Ryder Cup Captain Johnson and Walker Cup Captain McCoy make significant pledges to Golf House Iowa
The Iowa Golf Association gave Mike McCoy and Zach Johnson an opportunity to chase their dreams. Now they’re returning the favor.
Both McCoy, the 2023 Walker Cup captain, and Johnson, the 2023 Ryder Cup captain, have made six-figure donations to Golf House Iowa. The facility, being built next to Echo Valley Country Club in Norwalk, will also be home to the Iowa Golf Course Superintendents Association, First Tee – Central Iowa and other IGA initiatives, such as the Youth on Course program. The Iowa Golf Hall of Fame and Museum will be housed there as well. Golf House Iowa is expected to open next spring. A $5 million fundraising campaign is nearing the finish line.
“I did it for two reasons,” McCoy said of his donation. “One, I attribute a lot of good things that have happened in my life to Iowa golf. Just the friends I’ve made, the memories I’ve made, and the doors it’s opened for me. I felt like I owed something. It was a way for me to give back for all the good things that have happened to me.”
Johnson fondly recalls cutting his golfing teeth playing the deep and competitive amateur schedule that is an Iowa tradition.
“I don’t know what it’s like in other states, but we were extremely fortunate,” Johnson said. ”The circuit was amazing. The beauty of it is you’ve got great competition on good golf courses, which is No. 1. That’s what you want, to play and compete. Whether you’re talking about the Iowa Amateur, or the Carroll Amateur, or the Iowa Open, the Waterloo Open, the Sani, which is one of my favorites, whatever it might be.”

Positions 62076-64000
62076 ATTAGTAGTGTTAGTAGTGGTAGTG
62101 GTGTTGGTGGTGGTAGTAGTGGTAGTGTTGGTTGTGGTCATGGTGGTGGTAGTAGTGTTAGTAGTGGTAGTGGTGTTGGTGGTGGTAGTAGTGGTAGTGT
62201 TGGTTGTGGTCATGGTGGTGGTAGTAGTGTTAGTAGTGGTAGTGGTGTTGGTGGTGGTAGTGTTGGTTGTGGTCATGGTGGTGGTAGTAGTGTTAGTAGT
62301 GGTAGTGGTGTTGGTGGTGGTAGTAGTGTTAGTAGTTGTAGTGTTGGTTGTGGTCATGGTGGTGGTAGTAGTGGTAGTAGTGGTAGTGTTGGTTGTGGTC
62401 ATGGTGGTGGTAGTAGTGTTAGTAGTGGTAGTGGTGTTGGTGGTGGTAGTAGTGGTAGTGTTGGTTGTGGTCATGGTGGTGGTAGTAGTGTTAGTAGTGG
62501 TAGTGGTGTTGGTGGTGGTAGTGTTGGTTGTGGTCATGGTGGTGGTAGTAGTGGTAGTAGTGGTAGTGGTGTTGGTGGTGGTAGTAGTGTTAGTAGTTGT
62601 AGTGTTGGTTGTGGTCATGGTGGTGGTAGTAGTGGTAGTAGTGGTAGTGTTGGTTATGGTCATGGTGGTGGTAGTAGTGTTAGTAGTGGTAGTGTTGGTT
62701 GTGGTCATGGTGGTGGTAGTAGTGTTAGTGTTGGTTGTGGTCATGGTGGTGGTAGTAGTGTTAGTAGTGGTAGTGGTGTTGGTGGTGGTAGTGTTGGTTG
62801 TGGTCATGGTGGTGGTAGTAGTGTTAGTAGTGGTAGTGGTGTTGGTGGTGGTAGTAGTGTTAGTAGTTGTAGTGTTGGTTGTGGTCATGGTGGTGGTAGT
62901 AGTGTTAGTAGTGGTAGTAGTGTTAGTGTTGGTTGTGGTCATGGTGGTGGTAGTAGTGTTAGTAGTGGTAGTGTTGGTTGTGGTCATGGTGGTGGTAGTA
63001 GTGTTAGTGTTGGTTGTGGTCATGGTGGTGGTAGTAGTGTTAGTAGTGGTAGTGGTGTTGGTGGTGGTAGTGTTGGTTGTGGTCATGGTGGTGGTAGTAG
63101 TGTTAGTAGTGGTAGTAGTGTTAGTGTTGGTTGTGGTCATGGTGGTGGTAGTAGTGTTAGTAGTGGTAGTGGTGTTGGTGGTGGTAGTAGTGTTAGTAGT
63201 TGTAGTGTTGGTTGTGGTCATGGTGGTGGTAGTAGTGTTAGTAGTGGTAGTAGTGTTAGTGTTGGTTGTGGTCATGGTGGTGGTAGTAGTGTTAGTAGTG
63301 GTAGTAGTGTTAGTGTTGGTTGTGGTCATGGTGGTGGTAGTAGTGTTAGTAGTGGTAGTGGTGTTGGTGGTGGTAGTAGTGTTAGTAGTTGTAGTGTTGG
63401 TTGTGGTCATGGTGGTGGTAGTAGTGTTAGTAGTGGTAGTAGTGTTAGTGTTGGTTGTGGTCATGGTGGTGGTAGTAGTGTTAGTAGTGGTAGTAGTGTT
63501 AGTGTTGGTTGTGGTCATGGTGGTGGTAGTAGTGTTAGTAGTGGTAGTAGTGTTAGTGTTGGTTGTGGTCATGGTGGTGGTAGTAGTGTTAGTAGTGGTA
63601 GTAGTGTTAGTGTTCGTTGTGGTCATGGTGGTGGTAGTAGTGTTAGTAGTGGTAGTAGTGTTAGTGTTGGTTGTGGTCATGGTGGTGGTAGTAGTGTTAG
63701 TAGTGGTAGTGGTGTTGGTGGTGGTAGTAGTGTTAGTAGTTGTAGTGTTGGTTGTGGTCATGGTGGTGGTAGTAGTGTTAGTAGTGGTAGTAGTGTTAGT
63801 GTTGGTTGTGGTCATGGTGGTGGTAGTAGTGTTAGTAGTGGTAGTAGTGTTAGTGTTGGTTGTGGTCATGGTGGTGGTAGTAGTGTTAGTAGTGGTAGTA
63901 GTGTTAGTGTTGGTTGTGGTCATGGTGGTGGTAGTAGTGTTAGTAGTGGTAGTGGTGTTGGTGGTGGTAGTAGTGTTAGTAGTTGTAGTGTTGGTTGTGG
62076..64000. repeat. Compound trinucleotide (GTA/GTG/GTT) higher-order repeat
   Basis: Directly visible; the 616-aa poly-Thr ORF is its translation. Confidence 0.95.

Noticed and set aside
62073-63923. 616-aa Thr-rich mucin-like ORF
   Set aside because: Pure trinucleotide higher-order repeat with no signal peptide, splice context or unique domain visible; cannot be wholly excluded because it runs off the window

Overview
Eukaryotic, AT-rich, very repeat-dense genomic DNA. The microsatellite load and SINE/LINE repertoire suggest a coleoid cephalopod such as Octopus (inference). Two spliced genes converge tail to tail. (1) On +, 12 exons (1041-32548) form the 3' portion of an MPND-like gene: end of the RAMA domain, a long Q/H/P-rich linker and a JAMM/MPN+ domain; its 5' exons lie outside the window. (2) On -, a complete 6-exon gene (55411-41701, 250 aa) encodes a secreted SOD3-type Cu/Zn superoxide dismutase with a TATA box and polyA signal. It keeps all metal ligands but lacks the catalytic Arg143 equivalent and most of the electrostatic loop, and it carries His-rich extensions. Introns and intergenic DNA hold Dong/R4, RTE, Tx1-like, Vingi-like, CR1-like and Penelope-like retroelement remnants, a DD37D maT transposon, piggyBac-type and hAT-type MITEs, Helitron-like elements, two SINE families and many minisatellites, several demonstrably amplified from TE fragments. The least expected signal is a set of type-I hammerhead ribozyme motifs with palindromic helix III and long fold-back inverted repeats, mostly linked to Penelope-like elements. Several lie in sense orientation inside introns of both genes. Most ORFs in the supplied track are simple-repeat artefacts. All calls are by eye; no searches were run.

Johnson thinks back fondly to his days as an amateur, trying to get better. He remembers the camaraderie with fellow players at every tournament, whether they were helping each other on the range, competing in putting contests or grabbing a bite to eat.
“It was a nomadic little mini-tour,” Johnson said. “I loved it. Most of us would get drummed by Gene Elliott and Mike McCoy. That was pretty par for the course.”
When Johnson speaks at his annual foundation event in Cedar Rapids, he’s reminded again of his golfing past.
Johnson was 10 years old when he got started in Larry Gladson’s junior program at Elmcrest Country Club in Cedar Rapids. When he turned professional, many of his sponsors were Elmcrest members.
“These were the individuals that gave me everything to pursue one of my dreams,” he said.
“But you also had to have an outlet to go and compete as an amateur. They go hand in hand. You can’t do it alone.”
Like McCoy, Johnson views his donation as a way of giving back.
“Then you couple that with the youth in the game, which is what Golf House Iowa is about and something I have a massive affinity for,” Johnson added. “And the golf course superintendents, I just love them. I love how these guys work. There’s more than one entity going into that building. But the beauty is it’s called Golf House Iowa. Because it takes more than one entity to make golf great in the state. And I think that’s awesome.”
McCoy has traveled the country, both as an insurance executive and a golfer. He appreciates where he comes from. And he sees Golf House Iowa as an important step in moving the game forward.
“It’s just going to put Iowa golf on more solid footing,” McCoy said.